Chiara, 17, Northampton
Social media tends to be an incredibly controversial subject which presents the question of whether it helps growth and mental health or ultimately damages it… I would love to say I have 5 clear bullet points to state my answer with mountains of evidence compiled into easy-to-understand notes but in fact my answer is that there is no easy answer. When addressing social media, regarding the grand scheme of livelihood in general, there really is no set, clear and easy response. That’s the reality of the situation. Like all things, there are toxic sides to something brilliant and beautiful sides to something sordid… there is no one item or person who is wholly perfect. However social media tends to be a place where those damaging qualities are laid out, for the world to see. So it seems natural that social media can receive a bad review, from many, because when looking at it objectively (as much as humans can) there are, with no doubt, significant levels of hate that we see from day to day, which no one is exempt from; not even celebrities.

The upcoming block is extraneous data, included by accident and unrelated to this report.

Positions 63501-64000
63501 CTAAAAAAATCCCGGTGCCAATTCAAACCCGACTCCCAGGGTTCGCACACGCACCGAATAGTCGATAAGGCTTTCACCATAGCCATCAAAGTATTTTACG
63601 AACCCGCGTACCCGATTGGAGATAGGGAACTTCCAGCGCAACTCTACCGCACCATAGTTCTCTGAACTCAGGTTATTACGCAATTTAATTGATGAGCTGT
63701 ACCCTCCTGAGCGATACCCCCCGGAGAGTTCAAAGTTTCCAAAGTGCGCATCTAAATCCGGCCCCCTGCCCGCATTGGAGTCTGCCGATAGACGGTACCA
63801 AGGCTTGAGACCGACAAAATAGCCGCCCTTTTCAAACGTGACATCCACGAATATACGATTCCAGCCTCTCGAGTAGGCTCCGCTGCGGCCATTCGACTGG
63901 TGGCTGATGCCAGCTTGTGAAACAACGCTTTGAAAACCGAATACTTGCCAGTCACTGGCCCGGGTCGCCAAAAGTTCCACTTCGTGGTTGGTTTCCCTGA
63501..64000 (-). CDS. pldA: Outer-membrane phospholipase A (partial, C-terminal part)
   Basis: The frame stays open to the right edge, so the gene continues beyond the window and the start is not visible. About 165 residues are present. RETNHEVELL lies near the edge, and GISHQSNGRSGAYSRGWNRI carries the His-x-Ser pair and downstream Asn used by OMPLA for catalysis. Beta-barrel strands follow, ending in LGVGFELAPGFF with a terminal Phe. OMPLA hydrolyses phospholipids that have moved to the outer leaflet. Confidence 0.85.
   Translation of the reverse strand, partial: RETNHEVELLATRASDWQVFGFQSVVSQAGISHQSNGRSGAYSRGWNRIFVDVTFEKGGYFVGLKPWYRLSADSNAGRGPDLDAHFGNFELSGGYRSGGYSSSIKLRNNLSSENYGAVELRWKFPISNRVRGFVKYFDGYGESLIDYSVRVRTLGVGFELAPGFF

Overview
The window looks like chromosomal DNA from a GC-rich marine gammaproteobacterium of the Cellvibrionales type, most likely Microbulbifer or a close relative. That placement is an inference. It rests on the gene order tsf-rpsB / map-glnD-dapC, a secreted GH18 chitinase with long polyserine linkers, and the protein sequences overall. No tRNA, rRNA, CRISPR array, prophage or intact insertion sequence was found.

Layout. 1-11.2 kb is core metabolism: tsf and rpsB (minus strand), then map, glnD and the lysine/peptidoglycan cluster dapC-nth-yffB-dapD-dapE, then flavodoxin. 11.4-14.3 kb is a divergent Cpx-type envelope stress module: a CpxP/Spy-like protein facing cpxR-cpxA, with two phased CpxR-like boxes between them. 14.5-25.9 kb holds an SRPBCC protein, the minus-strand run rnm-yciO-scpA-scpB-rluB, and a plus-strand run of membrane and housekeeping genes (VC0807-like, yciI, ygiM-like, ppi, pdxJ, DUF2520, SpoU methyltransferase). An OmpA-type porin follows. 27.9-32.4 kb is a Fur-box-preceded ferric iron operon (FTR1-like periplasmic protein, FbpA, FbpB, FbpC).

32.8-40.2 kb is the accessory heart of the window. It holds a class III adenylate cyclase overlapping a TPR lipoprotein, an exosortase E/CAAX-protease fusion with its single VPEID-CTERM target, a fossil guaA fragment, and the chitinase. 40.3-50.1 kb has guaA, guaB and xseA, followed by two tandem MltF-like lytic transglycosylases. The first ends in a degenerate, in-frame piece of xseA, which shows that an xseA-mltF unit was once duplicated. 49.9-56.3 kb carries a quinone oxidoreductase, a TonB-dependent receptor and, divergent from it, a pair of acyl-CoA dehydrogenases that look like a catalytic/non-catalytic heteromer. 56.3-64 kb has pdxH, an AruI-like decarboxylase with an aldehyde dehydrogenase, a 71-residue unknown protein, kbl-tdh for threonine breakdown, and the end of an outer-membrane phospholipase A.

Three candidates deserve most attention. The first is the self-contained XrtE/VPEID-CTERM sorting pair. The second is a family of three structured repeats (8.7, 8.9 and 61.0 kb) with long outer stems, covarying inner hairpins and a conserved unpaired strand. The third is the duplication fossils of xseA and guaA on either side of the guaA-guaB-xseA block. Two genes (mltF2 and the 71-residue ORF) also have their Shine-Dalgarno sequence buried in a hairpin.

I personally think that body image and body positivity movement are a simple, brilliant example of the two sides of social media; on one hand there are the trolls who pick accounts at random and display their unwanted opinions for all to see and cause hurt. On the other, the body positivity movement, which I believe, are incredibly strong in its efforts to shut down trolls and spread the message that every body is beautiful. I know that it’s so much easier said than done but honestly, when dealing with such people who comment and message hateful things, surrounding yourself with information, knowledge and support is something which, in my opinion, is unbelievably powerful.